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Digital Subscriptions > Doctor Who Magazine > DWM Special 52: Costume Design > The 1970s

The 1970s

The eras of the Third and Fourth Doctors were partly inspired by the best of British fashion, while benefitting from some of the series’ most distinguished in-house designers.

In 1970, the narrative springboard for Doctor Who represented arguably the most complete reinvention the series ever had, with the Doctor’s imprisonment by the Time Lords in late 20th-century Britain not only bringing a temporary end to his wanderings in time and space but also entailing his affiliation with UNIT.

Amidst all this came the arrival of a dashing new Doctor, Jon Pertwee, and – hardly less momentous for contemporary audiences – the move from black and white into colour. (It’s worth remembering, however, that in the early 1970s colour television receivers were far from ubiquitous in the country’s licence-paying households, meaning that designers also had to bear in mind how their work would come across to viewers still watching in monochrome.) Finally, Doctor Who moved from being produced and screened all year round to the six-months-a-year schedule it was to maintain until the mid-1980s.

Yet these seismic shifts weren’t matched by any radical transformation in the show’s approach to costume. Jon Pertwee’s first series as the Doctor was, in design terms, pretty much all of a piece with Patrick Troughton’s last, and it was only over the course of the next two years that a distinctive new aesthetic, centred on the new star, began to emerge. Apart from the Carnaby Street-flavoured Victoriana of Pertwee’s outfit, and the ‘Space Age’ dress of his first female counterpart, Dr Elizabeth Shaw (Caroline John), costume continued to be austere and simplified when it wasn’t merely contemporary street dress.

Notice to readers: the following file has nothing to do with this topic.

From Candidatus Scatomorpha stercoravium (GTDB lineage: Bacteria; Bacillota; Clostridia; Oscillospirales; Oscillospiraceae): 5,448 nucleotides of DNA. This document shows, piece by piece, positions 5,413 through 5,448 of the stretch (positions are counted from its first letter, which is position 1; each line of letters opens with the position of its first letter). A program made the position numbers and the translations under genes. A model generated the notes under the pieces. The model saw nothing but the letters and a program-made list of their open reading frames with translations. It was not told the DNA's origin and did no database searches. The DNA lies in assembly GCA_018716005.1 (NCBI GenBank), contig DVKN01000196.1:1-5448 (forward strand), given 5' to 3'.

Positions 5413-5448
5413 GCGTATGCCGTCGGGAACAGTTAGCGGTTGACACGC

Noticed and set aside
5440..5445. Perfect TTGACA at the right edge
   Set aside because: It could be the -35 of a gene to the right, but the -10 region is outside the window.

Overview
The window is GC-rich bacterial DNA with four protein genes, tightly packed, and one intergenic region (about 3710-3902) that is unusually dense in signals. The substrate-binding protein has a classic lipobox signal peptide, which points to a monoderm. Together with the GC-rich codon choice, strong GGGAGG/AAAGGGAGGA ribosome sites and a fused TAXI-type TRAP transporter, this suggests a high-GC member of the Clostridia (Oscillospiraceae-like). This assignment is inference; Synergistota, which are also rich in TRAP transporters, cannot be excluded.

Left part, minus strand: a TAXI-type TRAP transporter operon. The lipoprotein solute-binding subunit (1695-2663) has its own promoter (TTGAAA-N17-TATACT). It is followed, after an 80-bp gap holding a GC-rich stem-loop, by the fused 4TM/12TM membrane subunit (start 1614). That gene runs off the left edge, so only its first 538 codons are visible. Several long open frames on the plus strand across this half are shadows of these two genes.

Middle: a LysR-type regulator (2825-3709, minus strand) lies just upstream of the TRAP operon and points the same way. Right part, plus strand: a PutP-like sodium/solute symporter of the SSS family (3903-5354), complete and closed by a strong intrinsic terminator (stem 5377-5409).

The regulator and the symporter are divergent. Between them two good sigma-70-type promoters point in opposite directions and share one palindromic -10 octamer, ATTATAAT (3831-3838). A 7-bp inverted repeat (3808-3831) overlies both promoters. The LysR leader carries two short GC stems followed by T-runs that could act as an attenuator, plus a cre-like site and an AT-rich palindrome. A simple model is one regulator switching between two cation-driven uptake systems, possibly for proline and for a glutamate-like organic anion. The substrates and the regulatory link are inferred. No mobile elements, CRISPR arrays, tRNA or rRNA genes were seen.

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About Doctor Who Magazine

Few television programmes make the same production demands as Doctor Who. With such diverse settings as distant points in Earth’s history and alien civilisations in the far future, the series has always stretched the ingenuity – and resources – of its talented costume designers. This unprecedented magazine features numerous rare and previously unpublished illustrations showing how the look of a Doctor Who episode evolves from sketch to screen, plus exclusive interviews with many of those designers including: • Alexandra Tynan (costume designer in the 1960s who created the look of the Cybermen) • Barbara Lane (the designer of Azal, Alpha Centauri, the Axons and more – this is her first interview in over 40 years) • Lee Bender (designer and owner of Bus Stop, a boutique which supplied outfits for Sarah Jane Smith) • June Hudson (designer of the Fourth Doctor’s final outfit and many elegant costumes for Romana) • Colin Lavers (designer of the Fifth Doctor’s costume) • Amy Roberts (designer of Anthony Ainley’s Master) • Lucinda Wright (designer of Christopher Eccleston’s series as the Ninth Doctor) • Howard Burden (designer of the Twelfth Doctor’s costume) • Ray Holman (designer of the Eleventh and Thirteenth Doctor’s costumes, and Doctor Who’s current costume designer) Plus, the stars who wore the designers’ creations in Doctor Who look back at their characters’ clothes: • Anneke Wills (Polly) • Katy Manning (Jo Grant) • Sophie Aldred (Ace) • Camille Coduri (Jackie Tyler) • Catrin Stewart (Jenny Flint)